Arkansas History

Mosaic Templars
Michael Hibblen / KUAR News

The Mosaic Templars Cultural Center, which tells the story of African-Americans in Arkansas, is striving to raise $3 million to renovate its educational exhibit space. The museum opened in 2008 in a spot that was once the heart of Little Rock’s black community.

During a ceremony Monday with Gov. Asa Hutchinson at the state Capitol, backers of the fundraising campaign accepted the museum’s largest-ever corporate donation. Union Pacific Railroad, which employed about 2,600 people in the state as of last year, gave $300,000 toward the campaign.

Encyclopedia Of Arkansas Minute: Sentinel Of Freedom

Jul 2, 2019

Arkansas artist Adrian Brewer was initially reluctant to accept a commission on what became his most famous painting. Little Rock insurance man Clyde E. Lowry approached Brewer about painting the American flag “when the wind had died down and the gentle folds took their natural place.” Brewer had a thriving practice painting commissioned portraits of prominent Arkansans, but ended up accepting Lowry’s offer.

Encyclopedia Of Arkansas Minute: Matt Rothert Sr.

Jul 2, 2019

A Camden furniture merchant was responsible for a phrase we see every time we open our wallets. Matt Rothert, Sr., was born in Indiana in 1904 and moved to Camden twenty years later. He founded the Camden Furniture Company, serving as its president until he retired in 1975. But his true love was coin collecting, a passion he developed when he found his father’s old coins.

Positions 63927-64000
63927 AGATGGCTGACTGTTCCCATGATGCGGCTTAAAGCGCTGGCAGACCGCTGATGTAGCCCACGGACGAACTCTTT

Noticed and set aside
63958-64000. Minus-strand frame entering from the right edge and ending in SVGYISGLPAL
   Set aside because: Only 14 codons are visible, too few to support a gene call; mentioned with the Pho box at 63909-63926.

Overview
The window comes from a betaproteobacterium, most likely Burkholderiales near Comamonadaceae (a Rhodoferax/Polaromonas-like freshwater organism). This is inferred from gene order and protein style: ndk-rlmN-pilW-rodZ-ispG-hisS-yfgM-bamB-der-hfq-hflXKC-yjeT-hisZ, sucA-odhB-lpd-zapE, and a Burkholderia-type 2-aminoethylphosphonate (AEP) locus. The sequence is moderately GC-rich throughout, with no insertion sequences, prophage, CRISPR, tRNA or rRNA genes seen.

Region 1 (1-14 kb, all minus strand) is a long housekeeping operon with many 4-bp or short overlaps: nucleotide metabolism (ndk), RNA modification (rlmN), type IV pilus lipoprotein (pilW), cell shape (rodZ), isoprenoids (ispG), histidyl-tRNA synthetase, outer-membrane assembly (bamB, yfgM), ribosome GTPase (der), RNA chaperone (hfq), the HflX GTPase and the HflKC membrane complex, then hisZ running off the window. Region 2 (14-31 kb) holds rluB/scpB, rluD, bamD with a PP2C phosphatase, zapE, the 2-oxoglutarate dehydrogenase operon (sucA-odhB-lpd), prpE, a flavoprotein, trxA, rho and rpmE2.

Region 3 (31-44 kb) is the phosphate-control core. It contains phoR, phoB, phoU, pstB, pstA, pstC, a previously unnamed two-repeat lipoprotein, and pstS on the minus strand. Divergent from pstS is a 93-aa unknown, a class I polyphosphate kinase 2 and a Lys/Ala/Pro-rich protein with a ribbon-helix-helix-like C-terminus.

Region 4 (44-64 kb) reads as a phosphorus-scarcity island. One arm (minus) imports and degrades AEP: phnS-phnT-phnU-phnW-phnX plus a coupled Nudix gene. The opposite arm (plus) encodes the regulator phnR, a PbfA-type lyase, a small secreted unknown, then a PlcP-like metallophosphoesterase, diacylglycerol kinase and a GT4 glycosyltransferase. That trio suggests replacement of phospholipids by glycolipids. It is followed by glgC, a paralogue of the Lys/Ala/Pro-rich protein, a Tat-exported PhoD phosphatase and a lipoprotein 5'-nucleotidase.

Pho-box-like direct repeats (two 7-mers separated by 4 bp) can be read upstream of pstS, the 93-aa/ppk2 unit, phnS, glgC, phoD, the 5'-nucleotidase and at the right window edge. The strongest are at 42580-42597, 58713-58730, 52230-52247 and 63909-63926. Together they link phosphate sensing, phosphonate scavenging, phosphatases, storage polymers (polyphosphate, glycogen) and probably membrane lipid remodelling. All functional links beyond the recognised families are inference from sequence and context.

Encyclopedia Of Arkansas Minute: Grand Army Of The Republic

Jul 2, 2019

Union Civil War veterans formed a fraternal organization after the war that had a surprisingly strong presence in Arkansas. The first Grand Army of the Republic post was founded in Illinois in 1866, and African American veterans formed some of the earliest posts in Arkansas around the same time.

Encyclopedia Of Arkansas Minute: Ozark Golden Wedding Jubilee

Jul 2, 2019

While it was likely a stunt to promote tourism in the area, the short-lived Ozark Golden Wedding Jubilee did recognize long-term marriages as couples renewed their vows. Sponsored by the Rogers Chamber of Commerce, the jubilee celebrated fifty-year marriages while also recognizing a newlywed “honor couple” that would get a week-long honeymoon in Rogers.

Encyclopedia Of Arkansas Minute: Arkansas Married Woman's Property Law

Jul 2, 2019

Arkansas was one of the first states to recognize a married woman’s right to own property, but it took a half century. Common law held that a married woman’s property would pass to her husband, which concerned fathers who feared their daughters’ bequests could be squandered by worthless husbands. The Territorial Legislature recognized women’s rights to own property in 1835, but the law did not pass into statehood. Governor Archibald Yell vetoed a property law in 1840, fearing that giving women rights would destroy the family.

Encyclopedia Of Arkansas Minute: Anti-Miscegenation Law

Jul 2, 2019

Arkansas law barred interracial relationships from the territorial period up to the twentieth century, when the U.S. Supreme Court overruled such laws. The Arkansas General Assembly banned miscegenation in 1837, but the law was laxly enforced because of the small number of free blacks in the state. That law was overturned during Reconstruction, and many interracial couples married during the period.

Suffrage In Sixty Seconds: Woman’s Chronicle Established

Jul 1, 2019